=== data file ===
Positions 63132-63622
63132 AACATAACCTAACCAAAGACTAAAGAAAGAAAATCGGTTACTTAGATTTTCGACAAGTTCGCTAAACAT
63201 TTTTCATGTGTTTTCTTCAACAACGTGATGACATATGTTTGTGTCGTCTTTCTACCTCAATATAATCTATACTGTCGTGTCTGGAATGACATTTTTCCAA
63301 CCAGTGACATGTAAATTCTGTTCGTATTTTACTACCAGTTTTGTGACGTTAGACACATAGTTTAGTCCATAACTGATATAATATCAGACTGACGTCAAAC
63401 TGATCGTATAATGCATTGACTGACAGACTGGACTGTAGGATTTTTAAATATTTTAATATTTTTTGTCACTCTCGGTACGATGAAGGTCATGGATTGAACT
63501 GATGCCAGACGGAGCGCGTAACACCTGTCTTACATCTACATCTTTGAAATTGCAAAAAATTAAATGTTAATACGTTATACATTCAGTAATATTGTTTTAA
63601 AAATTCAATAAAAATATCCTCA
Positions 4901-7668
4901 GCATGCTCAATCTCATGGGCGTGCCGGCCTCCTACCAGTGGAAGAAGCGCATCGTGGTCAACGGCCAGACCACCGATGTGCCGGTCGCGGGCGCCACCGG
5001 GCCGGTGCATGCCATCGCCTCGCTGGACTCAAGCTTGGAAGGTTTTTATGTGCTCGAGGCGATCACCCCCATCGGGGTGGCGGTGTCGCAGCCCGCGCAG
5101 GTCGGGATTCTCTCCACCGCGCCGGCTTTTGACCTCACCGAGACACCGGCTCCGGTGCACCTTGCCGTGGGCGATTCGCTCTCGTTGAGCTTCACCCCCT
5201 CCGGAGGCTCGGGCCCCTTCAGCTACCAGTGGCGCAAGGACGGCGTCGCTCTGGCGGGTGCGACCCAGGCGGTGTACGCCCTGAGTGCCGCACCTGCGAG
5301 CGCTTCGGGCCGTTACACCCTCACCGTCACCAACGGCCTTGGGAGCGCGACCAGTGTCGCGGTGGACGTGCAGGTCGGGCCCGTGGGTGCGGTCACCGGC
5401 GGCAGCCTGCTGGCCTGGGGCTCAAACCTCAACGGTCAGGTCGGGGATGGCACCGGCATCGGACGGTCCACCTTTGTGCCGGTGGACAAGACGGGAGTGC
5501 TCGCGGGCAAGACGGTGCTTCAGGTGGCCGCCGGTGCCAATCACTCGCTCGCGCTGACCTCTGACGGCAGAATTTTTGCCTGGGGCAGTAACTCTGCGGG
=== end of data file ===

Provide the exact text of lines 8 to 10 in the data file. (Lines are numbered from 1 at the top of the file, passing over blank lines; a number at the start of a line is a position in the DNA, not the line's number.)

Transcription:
Positions 4901-7668
4901 GCATGCTCAATCTCATGGGCGTGCCGGCCTCCTACCAGTGGAAGAAGCGCATCGTGGTCAACGGCCAGACCACCGATGTGCCGGTCGCGGGCGCCACCGG
5001 GCCGGTGCATGCCATCGCCTCGCTGGACTCAAGCTTGGAAGGTTTTTATGTGCTCGAGGCGATCACCCCCATCGGGGTGGCGGTGTCGCAGCCCGCGCAG